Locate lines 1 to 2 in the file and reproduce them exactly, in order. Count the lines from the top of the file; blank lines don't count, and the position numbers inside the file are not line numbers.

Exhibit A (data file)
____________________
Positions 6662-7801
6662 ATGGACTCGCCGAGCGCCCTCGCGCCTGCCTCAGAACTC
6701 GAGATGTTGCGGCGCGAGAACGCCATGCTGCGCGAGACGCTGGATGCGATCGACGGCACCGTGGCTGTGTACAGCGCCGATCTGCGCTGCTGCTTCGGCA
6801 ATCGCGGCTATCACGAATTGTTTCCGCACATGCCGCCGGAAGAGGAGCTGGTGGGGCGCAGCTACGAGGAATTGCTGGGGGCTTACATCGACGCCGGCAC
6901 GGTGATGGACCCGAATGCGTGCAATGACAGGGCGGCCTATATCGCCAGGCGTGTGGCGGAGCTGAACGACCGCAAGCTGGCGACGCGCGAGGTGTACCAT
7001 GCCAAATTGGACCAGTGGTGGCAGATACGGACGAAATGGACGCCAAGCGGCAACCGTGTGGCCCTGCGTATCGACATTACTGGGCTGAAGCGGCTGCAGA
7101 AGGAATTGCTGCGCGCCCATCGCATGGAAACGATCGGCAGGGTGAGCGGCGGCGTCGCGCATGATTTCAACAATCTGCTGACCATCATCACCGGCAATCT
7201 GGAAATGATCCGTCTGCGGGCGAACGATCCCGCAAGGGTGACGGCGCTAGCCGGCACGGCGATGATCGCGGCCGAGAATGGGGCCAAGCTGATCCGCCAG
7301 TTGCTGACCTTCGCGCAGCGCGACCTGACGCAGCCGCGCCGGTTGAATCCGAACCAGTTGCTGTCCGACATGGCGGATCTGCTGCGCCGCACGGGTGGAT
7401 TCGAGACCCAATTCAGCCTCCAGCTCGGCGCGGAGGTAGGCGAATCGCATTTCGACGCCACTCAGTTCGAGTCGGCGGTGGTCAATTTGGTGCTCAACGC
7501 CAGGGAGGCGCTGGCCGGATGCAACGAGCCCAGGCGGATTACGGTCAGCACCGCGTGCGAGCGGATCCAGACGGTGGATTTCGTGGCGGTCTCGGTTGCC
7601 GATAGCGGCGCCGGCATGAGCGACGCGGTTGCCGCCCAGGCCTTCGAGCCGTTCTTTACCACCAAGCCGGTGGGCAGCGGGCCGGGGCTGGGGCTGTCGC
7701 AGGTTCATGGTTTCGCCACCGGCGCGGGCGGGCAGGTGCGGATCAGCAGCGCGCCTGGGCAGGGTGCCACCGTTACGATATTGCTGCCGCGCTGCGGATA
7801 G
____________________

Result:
Positions 6662-7801
6662 ATGGACTCGCCGAGCGCCCTCGCGCCTGCCTCAGAACTC